CMS & WordPress
I've been trawling the internet and reading thorugh various threads in this forum. But just need some simple answers.
I have created a static website in dreamweaver with HTML and CSS (only things I know, I don't know a lot about web design) and now don't know what to do with the files to allow my client to freely change the content on the webpages in the future. I've only ever made a website for myself which I could then update with HTML.
I've read about and looked at Joomla, CushyCMS, WordPress, Perch and a couple of others, but I have just confused myself further.
Do the website have to be hosted somewhere already or is it implemented with the CMS websites? And when registering do i register in my name, or the clients?
Then is it just a case of uploading the 'static' files and putting in the 'code' to allow it to be picked out and become customise-able?
What other database/server stuff am I supposed to know about that I clearly don't, and what on earth is XAMPP or is this to do with something else?
Any help is greatly appreciated
Best regards, BBA
There are a number of solutions out there that might work for you, some hosted and some that you can implement on your own host. You do have to be careful with Dreamweaver, since it doesn't always create the cleanest HTML. You should spend some time to come up to speed on basic HTML and CSS and get beyond Dreamweaver ASAP.
CushyCMS might be a good choice for you since it lets you host the site where you want. I don't know much about Perch, but Joomla and WordPress will require you to redesign your site around their code. That's not always a bad thing, and both have huge communities that can help you. Also look at PageLime and WebPop, or view my profile for another option.
As for setting up accounts, I would recommend always creating the hosting account in the client's name and have them pay for it directly. It's less complicated that way.
If you've already built the site and just want to add easy client updates then just use "SurrealCMS", add a few tags to the code, and be done with it. Pagelime is good too. Or Cushy. If you havnt built one you might want to just pick a nice Wordpress site. One of those would most likely be nicer than anything you could build anyway (me too).
Welcome to Sitepoint, @BBA;
This is the right place to get answers to your questions and guidance as you grow and learn.
It sounds as though you are interested in continuing as a Web Designer, but perhaps you were just "thrown in the deep end of the pool" on this one site. The advice you get here will differ based on whether this is a one-time project or you plan to continue (grow and learn) with Web Development.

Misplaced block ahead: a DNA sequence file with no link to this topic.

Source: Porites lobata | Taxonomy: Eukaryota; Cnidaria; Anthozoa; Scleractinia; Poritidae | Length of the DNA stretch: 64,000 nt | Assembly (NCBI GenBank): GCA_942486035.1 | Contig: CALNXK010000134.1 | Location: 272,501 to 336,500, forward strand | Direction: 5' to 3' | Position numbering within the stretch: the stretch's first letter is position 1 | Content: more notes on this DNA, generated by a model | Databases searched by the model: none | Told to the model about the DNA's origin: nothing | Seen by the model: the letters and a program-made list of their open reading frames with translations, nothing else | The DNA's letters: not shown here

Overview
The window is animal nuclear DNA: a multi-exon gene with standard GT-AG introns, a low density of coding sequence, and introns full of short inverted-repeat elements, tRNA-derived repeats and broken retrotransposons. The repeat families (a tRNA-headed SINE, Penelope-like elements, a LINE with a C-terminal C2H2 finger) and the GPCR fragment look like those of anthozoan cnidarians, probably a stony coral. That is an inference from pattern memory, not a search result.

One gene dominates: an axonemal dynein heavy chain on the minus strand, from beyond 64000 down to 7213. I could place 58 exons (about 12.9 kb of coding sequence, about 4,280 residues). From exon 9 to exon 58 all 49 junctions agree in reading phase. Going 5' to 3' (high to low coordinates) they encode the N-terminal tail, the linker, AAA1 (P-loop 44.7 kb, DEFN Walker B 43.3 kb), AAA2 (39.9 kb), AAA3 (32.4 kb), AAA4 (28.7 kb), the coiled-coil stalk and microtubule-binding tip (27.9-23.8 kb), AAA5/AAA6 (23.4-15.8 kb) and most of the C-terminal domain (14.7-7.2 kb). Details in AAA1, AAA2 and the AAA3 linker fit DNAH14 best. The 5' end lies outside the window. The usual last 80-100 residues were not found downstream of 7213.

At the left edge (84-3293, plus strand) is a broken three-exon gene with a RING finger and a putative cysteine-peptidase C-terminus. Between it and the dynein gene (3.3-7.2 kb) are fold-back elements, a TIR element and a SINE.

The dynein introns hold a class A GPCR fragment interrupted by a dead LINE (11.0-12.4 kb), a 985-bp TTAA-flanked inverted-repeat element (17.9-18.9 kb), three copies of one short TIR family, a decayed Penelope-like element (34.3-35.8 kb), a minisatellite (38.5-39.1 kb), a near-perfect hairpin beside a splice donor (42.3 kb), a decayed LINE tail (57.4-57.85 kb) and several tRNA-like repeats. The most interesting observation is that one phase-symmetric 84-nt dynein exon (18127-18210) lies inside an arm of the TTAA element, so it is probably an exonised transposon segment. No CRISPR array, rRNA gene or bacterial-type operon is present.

You actually have a choice. If this is something you do not plan to do again, don't get involved in trying to manage a hosting account. Wordpress, for example, includes the hosting (go to Wordpress.com).
If your client wants a vanity domain name ("MyCompany.com") you can register the domain name and redirect it to the nnnnnn.wordpress.com subdomain that will be generated.
In the other instance where you obtain shared hosting, you are correct here. Dreamweaver should have created an entire site and it must be uploaded with respect for the folder structure. However, this does not inherently allow for the client to easily make changes to the site.
Traditionally, someone would modify the files (maybe using Dreamweaver again. But it could be a matter of editing the HTML files), and then upload the changed files to the hosting account.
You don't need any database to support a 'static' site - as you have described it.
Once again, I welcome you to this thriving community of diligent and experienced Web Designers/Developers/Marketers/Professionals and encourage you to continue asking specific questions.
Thankyou for the replies.
I have sent an email to my client discussing a few things mentioned here and will wait to hear back from them, and may have some more questions afterwards.
While I have a relatively basic ability to write a website, I know next to nothing about getting it on the internet, which is where I have come unstuck, especially when trying to implement CMS.
Many thanks, BBA
I would suggest that you collaborate with a freelance techie who can help with the heavy lifting when it comes to coding CMS systems and those sorts of things. Along the way, you will learn a lot and have someone to support you in areas of difficulty.
Finding a right hand person is going to take a little while so in the interim I sould suggest looking at a book like this (http://www.sitepoint.com/books/checklists1/) to help get you up to speed on the various aspects of developing web projects.
Cheers and welcome to SitePoint... This place rocks!
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